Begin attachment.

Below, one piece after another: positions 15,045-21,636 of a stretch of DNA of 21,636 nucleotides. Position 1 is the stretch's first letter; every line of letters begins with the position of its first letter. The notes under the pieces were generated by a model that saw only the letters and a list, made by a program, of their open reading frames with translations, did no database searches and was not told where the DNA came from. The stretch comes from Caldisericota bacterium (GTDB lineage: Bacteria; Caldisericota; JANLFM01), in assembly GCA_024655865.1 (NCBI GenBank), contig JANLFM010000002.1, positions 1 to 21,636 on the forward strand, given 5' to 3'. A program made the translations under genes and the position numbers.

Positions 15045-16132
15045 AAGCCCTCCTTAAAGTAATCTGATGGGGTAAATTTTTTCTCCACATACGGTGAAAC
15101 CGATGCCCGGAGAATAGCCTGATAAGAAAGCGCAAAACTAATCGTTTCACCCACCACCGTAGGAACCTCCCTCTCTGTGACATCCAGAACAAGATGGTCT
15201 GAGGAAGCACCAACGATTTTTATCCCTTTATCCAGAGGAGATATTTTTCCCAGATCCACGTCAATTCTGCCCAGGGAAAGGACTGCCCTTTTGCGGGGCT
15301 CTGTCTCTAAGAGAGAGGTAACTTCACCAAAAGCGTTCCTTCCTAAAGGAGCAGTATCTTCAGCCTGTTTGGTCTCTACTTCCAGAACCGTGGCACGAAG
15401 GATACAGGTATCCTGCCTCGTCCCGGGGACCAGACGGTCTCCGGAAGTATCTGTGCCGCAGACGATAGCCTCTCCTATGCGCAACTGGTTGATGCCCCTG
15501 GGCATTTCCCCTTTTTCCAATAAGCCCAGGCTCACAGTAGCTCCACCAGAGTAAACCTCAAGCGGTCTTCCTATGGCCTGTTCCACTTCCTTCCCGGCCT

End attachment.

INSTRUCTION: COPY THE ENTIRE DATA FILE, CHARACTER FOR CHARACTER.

Below, one piece after another: positions 15,045-21,636 of a stretch of DNA of 21,636 nucleotides. Position 1 is the stretch's first letter; every line of letters begins with the position of its first letter. The notes under the pieces were generated by a model that saw only the letters and a list, made by a program, of their open reading frames with translations, did no database searches and was not told where the DNA came from. The stretch comes from Caldisericota bacterium (GTDB lineage: Bacteria; Caldisericota; JANLFM01), in assembly GCA_024655865.1 (NCBI GenBank), contig JANLFM010000002.1, positions 1 to 21,636 on the forward strand, given 5' to 3'. A program made the translations under genes and the position numbers.

Positions 15045-16132
15045 AAGCCCTCCTTAAAGTAATCTGATGGGGTAAATTTTTTCTCCACATACGGTGAAAC
15101 CGATGCCCGGAGAATAGCCTGATAAGAAAGCGCAAAACTAATCGTTTCACCCACCACCGTAGGAACCTCCCTCTCTGTGACATCCAGAACAAGATGGTCT
15201 GAGGAAGCACCAACGATTTTTATCCCTTTATCCAGAGGAGATATTTTTCCCAGATCCACGTCAATTCTGCCCAGGGAAAGGACTGCCCTTTTGCGGGGCT
15301 CTGTCTCTAAGAGAGAGGTAACTTCACCAAAAGCGTTCCTTCCTAAAGGAGCAGTATCTTCAGCCTGTTTGGTCTCTACTTCCAGAACCGTGGCACGAAG
15401 GATACAGGTATCCTGCCTCGTCCCGGGGACCAGACGGTCTCCGGAAGTATCTGTGCCGCAGACGATAGCCTCTCCTATGCGCAACTGGTTGATGCCCCTG
15501 GGCATTTCCCCTTTTTCCAATAAGCCCAGGCTCACAGTAGCTCCACCAGAGTAAACCTCAAGCGGTCTTCCTATGGCCTGTTCCACTTCCTTCCCGGCCT